(Reuters) — Health officials on Tuesday proposed loosening some Medicare rules in what they say could lead to $1.1 billion in first-year savings as part of President Barack Obama's effort to cut federal red tape.
Most of the savings would come through changes to the conditions of participation in the government health program for the elderly and disabled. For example hospitals would no longer need a dedicated director of outpatient services and could contract out laboratory and radiology tests.
The Department of Health and Human Services (HHS) joins other federal agencies -- including Agriculture, Housing, Interior and Transportation -- that are taking steps aimed at lightening the regulatory burden and save money.
Obama, who faces a tough 2012 re-election fight, called for the regulatory review in a January executive order, seen as an effort to improve his relations with the business community.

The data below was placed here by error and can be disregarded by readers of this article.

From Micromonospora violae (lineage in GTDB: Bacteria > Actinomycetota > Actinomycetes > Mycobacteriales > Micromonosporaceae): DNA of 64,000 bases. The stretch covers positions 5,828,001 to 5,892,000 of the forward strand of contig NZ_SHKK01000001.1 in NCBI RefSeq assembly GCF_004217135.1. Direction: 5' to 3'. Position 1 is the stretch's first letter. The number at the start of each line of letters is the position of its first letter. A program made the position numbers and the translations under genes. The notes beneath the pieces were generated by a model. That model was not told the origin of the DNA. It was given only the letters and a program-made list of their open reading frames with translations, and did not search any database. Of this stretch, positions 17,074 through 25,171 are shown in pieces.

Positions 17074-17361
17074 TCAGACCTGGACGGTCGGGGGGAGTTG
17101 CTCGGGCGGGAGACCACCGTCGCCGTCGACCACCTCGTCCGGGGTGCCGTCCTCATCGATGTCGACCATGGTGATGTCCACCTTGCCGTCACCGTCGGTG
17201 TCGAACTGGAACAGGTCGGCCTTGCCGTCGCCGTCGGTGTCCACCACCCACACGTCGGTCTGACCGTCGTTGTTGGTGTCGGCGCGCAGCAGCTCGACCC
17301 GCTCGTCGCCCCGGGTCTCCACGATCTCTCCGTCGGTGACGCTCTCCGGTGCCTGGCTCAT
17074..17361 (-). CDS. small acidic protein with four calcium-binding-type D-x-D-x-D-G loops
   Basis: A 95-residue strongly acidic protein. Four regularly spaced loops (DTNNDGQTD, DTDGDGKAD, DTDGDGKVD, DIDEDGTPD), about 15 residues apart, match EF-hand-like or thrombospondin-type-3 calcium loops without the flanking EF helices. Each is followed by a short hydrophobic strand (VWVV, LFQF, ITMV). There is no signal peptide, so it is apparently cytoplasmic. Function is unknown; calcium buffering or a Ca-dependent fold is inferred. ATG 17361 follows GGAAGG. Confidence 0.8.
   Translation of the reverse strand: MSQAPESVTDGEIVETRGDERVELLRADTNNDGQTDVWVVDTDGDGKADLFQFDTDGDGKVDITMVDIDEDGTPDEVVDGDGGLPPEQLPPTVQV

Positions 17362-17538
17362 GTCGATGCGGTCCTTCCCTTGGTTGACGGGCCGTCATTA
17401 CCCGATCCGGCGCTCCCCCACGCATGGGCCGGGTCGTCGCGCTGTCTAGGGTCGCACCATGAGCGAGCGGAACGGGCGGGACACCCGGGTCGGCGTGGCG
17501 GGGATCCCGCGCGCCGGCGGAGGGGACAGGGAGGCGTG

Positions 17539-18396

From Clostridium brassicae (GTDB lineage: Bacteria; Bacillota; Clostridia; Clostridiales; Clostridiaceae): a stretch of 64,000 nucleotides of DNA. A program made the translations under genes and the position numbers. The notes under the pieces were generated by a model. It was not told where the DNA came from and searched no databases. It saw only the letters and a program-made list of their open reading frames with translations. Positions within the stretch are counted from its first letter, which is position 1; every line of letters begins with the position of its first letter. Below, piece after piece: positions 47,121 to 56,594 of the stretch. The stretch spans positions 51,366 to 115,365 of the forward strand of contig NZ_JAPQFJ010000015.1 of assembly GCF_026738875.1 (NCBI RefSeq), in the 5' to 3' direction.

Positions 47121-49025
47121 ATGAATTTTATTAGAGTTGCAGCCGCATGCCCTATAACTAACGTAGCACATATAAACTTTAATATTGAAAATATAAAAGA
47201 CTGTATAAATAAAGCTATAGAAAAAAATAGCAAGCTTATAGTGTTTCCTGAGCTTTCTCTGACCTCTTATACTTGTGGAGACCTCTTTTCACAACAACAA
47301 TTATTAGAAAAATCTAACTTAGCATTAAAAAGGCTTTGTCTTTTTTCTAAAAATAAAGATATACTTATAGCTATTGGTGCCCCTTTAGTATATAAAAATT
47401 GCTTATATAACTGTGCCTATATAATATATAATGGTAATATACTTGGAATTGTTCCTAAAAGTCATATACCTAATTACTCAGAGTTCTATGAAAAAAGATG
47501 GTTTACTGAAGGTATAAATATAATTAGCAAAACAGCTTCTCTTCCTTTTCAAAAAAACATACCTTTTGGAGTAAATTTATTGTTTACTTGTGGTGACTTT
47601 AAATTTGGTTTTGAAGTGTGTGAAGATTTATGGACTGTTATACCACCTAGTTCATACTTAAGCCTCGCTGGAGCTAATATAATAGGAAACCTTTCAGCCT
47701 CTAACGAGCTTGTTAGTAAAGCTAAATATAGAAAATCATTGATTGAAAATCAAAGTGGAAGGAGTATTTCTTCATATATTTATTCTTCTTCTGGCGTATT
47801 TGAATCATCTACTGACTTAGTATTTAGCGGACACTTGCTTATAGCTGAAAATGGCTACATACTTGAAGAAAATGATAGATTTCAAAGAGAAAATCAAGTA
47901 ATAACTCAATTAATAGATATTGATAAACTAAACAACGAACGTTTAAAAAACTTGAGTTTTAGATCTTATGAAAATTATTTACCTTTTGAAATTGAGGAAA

The U.S. Chamber of Commerce and other business groups have been skeptical about the overall initiative. They say other potentially costly regulations could quickly undercut any savings.
HHS said the rule changes it was proposing would save hospitals, doctors and other healthcare providers $1.1 billion in the first year and $5 billion over five years, and do so without cutting how much providers get reimbursed.
"The rules would also remove many outdated billing practices, saving physicians time and money," HHS Secretary Kathleen Sebelius told reporters.
HHS also proposed a Medicare Regulatory Reform effort to eliminate conflicting, duplicative, overlapping or outdated administrative requirements and procedures. Health officials said getting rid of unnecessary paperwork and procedures would lead to reallocation of time but not job cuts.
Medicare could face a bigger overhaul as part of a deficit-reduction effort in Congress.
A special congressional "super committee" is looking for at least $1.2 trillion in deficit savings over 10 years before a November 23 deadline. Analysts say any deal could include $300 billion to $500 billion in reductions from Medicare, Medicaid and other federal health programs.